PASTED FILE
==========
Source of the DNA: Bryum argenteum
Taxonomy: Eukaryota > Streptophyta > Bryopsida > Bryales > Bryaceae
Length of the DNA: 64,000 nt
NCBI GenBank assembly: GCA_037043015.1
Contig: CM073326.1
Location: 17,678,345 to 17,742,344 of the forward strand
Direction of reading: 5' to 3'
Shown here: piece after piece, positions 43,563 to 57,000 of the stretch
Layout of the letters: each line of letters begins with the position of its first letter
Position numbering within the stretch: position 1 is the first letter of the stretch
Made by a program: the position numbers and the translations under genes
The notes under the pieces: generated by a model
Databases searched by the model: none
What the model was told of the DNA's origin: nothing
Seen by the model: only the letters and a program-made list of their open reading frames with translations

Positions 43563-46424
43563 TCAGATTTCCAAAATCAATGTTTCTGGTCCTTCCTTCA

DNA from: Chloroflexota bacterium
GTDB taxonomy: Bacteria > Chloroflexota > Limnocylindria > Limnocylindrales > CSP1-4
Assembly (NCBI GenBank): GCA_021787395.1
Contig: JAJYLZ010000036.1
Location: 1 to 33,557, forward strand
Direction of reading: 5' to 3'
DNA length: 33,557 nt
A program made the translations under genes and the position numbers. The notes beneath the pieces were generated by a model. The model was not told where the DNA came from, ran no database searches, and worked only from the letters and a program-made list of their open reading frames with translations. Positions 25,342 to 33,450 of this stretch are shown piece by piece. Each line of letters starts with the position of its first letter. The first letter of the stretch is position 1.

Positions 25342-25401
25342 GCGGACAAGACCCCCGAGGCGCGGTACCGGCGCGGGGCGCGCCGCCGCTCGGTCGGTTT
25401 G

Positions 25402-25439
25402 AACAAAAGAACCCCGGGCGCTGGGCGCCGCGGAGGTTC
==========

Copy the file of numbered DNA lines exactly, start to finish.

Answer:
Source of the DNA: Bryum argenteum
Taxonomy: Eukaryota > Streptophyta > Bryopsida > Bryales > Bryaceae
Length of the DNA: 64,000 nt
NCBI GenBank assembly: GCA_037043015.1
Contig: CM073326.1
Location: 17,678,345 to 17,742,344 of the forward strand
Direction of reading: 5' to 3'
Shown here: piece after piece, positions 43,563 to 57,000 of the stretch
Layout of the letters: each line of letters begins with the position of its first letter
Position numbering within the stretch: position 1 is the first letter of the stretch
Made by a program: the position numbers and the translations under genes
The notes under the pieces: generated by a model
Databases searched by the model: none
What the model was told of the DNA's origin: nothing
Seen by the model: only the letters and a program-made list of their open reading frames with translations

Positions 43563-46424
43563 TCAGATTTCCAAAATCAATGTTTCTGGTCCTTCCTTCA

DNA from: Chloroflexota bacterium
GTDB taxonomy: Bacteria > Chloroflexota > Limnocylindria > Limnocylindrales > CSP1-4
Assembly (NCBI GenBank): GCA_021787395.1
Contig: JAJYLZ010000036.1
Location: 1 to 33,557, forward strand
Direction of reading: 5' to 3'
DNA length: 33,557 nt
A program made the translations under genes and the position numbers. The notes beneath the pieces were generated by a model. The model was not told where the DNA came from, ran no database searches, and worked only from the letters and a program-made list of their open reading frames with translations. Positions 25,342 to 33,450 of this stretch are shown piece by piece. Each line of letters starts with the position of its first letter. The first letter of the stretch is position 1.

Positions 25342-25401
25342 GCGGACAAGACCCCCGAGGCGCGGTACCGGCGCGGGGCGCGCCGCCGCTCGGTCGGTTT
25401 G

Positions 25402-25439
25402 AACAAAAGAACCCCGGGCGCTGGGCGCCGCGGAGGTTC